Monday February 13, 2017 through Sunday February 19, 2017


Lewis University Honors Central American Martyrs With February Series

In honor of the 35th anniversary of Brother James (Santiago) Miller, FSC martyrdom in Guatemala, Lewis University will hold multiple events Feb. 13-22 on the main campus in Romeoville, Ill. All events in the series are free and open to the public.

The “Remembering Brother James (Santiago) Miller, FSC and Other Central American Martyrs” series will focus on the events surrounding Brother James’ death, the political and theological movements of the time, and the global ministry of Lewis University’s sponsoring religious congregation, the De La Salle Christian Brothers.

The series will open at 11:30 a.m. Feb. 13 in Sancta Alberta Chapel with a Mass to celebrate the 35th Anniversary of Brother James’ assassination as well as the slayings of other Central American martyrs.

“Modern Political History and Guatemala 1954-2017” will be presented at 2 p.m. Feb. 14 in the D’Arcy Great Room. Brother Martin Spellman, FSC, who was a colleague of Brother James in Guatemala, will speak about his experience in the Central American country. A panel discussion with Dr. Jennifer Tello Buntin (Sociology), Dr. Carlene Sipma-Dysico (Sociology) and Dr. Justin Delacour (Political Science) will follow.

“How Do I Remember Him?” will be offered at 2 p.m. Feb. 15 in the D’Arcy Great Room. The reflection panel will include Christian Brother colleagues, friends and family of Brother James. Following the panel discussion, there will be the dedication and blessing of the Brother James Miller Chapel at 4 p.m. in the St. Charles Borromeo Convocation Hall.

“The Birth and Spread of Liberation Theology” will be presented at 11 a.m. Feb. 20 in the D’Arcy Great Room. Dr. James Burke, associate professor of theology will make a presentation and panel of theology faculty, including Brother Armand Alcazar, FSC and Dr. Karen Trimble-Alliaume, will respond.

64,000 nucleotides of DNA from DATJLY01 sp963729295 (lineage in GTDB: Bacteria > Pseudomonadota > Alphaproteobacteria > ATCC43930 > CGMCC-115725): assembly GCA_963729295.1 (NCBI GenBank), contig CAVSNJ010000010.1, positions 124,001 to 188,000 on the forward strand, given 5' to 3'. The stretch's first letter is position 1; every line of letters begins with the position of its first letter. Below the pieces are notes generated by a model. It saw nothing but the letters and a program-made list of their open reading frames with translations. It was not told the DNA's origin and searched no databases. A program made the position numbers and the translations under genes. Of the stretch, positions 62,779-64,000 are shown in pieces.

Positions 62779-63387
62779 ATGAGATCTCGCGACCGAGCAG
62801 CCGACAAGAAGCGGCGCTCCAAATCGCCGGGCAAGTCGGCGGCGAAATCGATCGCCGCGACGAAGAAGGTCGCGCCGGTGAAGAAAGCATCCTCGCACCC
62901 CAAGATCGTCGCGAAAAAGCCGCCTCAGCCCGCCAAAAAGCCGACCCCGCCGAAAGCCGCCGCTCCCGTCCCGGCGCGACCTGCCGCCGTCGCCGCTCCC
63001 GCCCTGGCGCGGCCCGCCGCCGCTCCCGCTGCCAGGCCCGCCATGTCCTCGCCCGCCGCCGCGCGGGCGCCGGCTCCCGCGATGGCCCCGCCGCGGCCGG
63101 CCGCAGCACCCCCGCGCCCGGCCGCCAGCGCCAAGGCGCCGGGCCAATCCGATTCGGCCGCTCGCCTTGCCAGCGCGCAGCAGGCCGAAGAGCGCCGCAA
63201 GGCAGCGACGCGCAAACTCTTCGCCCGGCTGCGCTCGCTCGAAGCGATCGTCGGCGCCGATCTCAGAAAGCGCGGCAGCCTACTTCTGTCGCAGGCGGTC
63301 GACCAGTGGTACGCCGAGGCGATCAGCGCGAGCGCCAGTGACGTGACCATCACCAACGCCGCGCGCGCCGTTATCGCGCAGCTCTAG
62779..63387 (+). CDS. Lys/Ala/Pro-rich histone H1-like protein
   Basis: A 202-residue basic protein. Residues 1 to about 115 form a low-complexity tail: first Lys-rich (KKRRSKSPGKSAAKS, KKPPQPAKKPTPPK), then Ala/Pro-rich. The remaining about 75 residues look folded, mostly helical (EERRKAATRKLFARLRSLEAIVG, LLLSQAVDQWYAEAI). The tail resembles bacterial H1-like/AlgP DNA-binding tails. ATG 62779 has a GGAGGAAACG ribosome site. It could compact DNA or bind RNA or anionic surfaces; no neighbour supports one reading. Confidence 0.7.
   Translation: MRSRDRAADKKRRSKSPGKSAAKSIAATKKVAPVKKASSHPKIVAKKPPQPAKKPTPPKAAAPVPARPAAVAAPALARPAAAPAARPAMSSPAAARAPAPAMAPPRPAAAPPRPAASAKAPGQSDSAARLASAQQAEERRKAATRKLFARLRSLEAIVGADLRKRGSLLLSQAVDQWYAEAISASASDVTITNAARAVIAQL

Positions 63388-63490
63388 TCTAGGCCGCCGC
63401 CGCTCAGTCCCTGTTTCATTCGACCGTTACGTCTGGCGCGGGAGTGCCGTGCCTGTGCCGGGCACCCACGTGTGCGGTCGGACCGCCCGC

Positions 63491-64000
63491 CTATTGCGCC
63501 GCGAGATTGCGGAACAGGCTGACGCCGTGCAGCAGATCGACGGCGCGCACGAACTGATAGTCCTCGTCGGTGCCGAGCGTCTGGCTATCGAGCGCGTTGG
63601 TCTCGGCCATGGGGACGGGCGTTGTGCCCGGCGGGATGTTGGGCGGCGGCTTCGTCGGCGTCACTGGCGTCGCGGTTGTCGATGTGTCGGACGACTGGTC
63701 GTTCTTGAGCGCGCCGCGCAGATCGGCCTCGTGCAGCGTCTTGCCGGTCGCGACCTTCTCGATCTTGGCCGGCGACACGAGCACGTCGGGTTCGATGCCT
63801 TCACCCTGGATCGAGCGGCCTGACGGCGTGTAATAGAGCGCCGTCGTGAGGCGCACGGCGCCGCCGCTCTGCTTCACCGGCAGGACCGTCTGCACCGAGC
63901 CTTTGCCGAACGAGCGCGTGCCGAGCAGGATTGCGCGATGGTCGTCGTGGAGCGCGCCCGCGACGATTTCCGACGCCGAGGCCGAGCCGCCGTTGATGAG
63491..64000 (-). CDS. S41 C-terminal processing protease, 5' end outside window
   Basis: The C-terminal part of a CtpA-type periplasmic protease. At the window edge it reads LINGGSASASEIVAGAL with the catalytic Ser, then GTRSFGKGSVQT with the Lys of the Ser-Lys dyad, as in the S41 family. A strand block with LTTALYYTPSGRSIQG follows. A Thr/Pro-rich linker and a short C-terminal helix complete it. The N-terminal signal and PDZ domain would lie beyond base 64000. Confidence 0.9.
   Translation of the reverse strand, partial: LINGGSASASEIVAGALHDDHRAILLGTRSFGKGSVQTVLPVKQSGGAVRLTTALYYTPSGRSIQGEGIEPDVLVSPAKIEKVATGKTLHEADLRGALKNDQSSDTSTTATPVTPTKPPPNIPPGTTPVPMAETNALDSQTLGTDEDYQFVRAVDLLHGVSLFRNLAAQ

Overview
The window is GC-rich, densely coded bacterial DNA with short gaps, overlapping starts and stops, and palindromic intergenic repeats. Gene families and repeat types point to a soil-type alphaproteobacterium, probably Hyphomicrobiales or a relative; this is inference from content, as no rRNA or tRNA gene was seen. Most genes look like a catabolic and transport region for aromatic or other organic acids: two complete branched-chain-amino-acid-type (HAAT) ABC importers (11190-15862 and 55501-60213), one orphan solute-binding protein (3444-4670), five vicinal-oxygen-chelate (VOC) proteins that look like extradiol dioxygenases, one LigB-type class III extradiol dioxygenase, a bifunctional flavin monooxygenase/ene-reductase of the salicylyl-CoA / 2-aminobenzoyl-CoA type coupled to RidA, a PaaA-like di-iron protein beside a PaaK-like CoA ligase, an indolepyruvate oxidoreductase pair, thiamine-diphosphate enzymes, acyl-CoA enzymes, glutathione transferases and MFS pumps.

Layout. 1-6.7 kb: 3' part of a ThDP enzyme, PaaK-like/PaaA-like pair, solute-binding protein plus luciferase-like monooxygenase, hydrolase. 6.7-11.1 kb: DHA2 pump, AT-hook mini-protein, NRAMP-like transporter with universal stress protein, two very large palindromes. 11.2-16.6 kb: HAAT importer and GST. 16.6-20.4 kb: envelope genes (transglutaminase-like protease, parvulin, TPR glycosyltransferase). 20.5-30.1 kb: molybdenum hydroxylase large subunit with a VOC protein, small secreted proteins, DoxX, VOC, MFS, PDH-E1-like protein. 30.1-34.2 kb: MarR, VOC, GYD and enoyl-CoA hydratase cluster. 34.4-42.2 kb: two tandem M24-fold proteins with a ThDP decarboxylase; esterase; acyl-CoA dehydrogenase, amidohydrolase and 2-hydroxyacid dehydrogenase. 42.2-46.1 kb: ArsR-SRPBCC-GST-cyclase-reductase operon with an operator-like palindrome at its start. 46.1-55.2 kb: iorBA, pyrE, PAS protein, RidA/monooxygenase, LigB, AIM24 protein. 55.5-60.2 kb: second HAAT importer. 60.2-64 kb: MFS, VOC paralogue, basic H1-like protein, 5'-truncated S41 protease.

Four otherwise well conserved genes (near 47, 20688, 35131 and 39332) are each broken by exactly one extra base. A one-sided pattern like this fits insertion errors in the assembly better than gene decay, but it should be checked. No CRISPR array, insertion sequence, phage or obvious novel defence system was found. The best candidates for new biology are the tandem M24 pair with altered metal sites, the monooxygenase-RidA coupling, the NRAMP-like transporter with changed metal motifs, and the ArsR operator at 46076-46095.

“The Global Ministry of the De La Salle Christian Brothers” will be discussed at 12:30 p.m. Feb. 21 in the D’Arcy Great Room. Brother Thomas Johnson, FSC, director of novices, Lasallian Region of North America and former Vicar General of the Christian Brothers from 2007-2014, will present on global ministry. A panel discussion, including Dr. Dennis Cremin (History) and Dr. Kurt Schackmuth (Mission and Identity), will follow.

The series will conclude with “A Contemporary Lasallian Martyr: Brother James (Santiago) Miller, FSC” presented by Brother Paul Joslin, FSC, a friend of Brother James and university minister. Haley Renison ’17 will serve as a panelist. Brother Paul will share his experience serving with fellow Lasallians as missionaries during Guatemala’s brutal 36-year Civil War.

This series is being presented as part of Lewis University’s Arts & Ideas Program providing cultural and educational programming for students and the community. A portion of the Arts & Ideas events is sponsored by a grant from the Illinois Arts Council. Contact for further information.

Lewis University Nursing Program is Highly Ranked in Illinois

Student success on the NCLEX-RN exam consistently in the last five years prompted the independent guide to rank Lewis University’s nursing program as second in Illinois.

“Lewis University’s ranking indicates both quality and value, and attests to a curriculum that is continually being modified to meet the demands of the healthcare system,” Dr. Peggy Rice, dean of the Lewis University College of Nursing and Health Professions. ranked the nursing programs in the state by analyzing current and historical NCLEX-RN pass rates. Over the last five years, Lewis University has consistently had at least 95 percent of its students pass the NCLEX exam.

"With attention to the pacing of the healthcare field today," said Brooke Wallace, founder and managing editor at “Lewis University creates leaders in the high-tech patient care environment.”

Lewis University’s College of Nursing and Health Professions has been developing nurses at all levels for more than 40 years. The faculty work with students to develop a compassionate, holistic approach to patient care, addressing physical symptoms while caring for the heart, mind and soul. Lewis University nurses become expert practitioners and innovative leaders who will transform practice in an increasingly complex healthcare system.

Lewis University Features Jens Brasch Art Exhibition

Lewis University will host an art exhibition entitled, “whatever my [I] is interested in” by artist Jens Brasch. The exhibit will be on display February 2-28 in the Brent and Jean Wadsworth Family Gallery, located on Lewis University’s main campus in Romeoville. The free exhibit is open to the public and will be on display from 9 a.m.-9 p.m. daily.

This exhibition of abstract works demonstrates that the notion of abstraction remains a vital part of contemporary art. Brasch reverses the accustomed movement from subject to symbol by enlarging and enlivening graphic language to make paintings and three-dimensional objects inspired by graphs.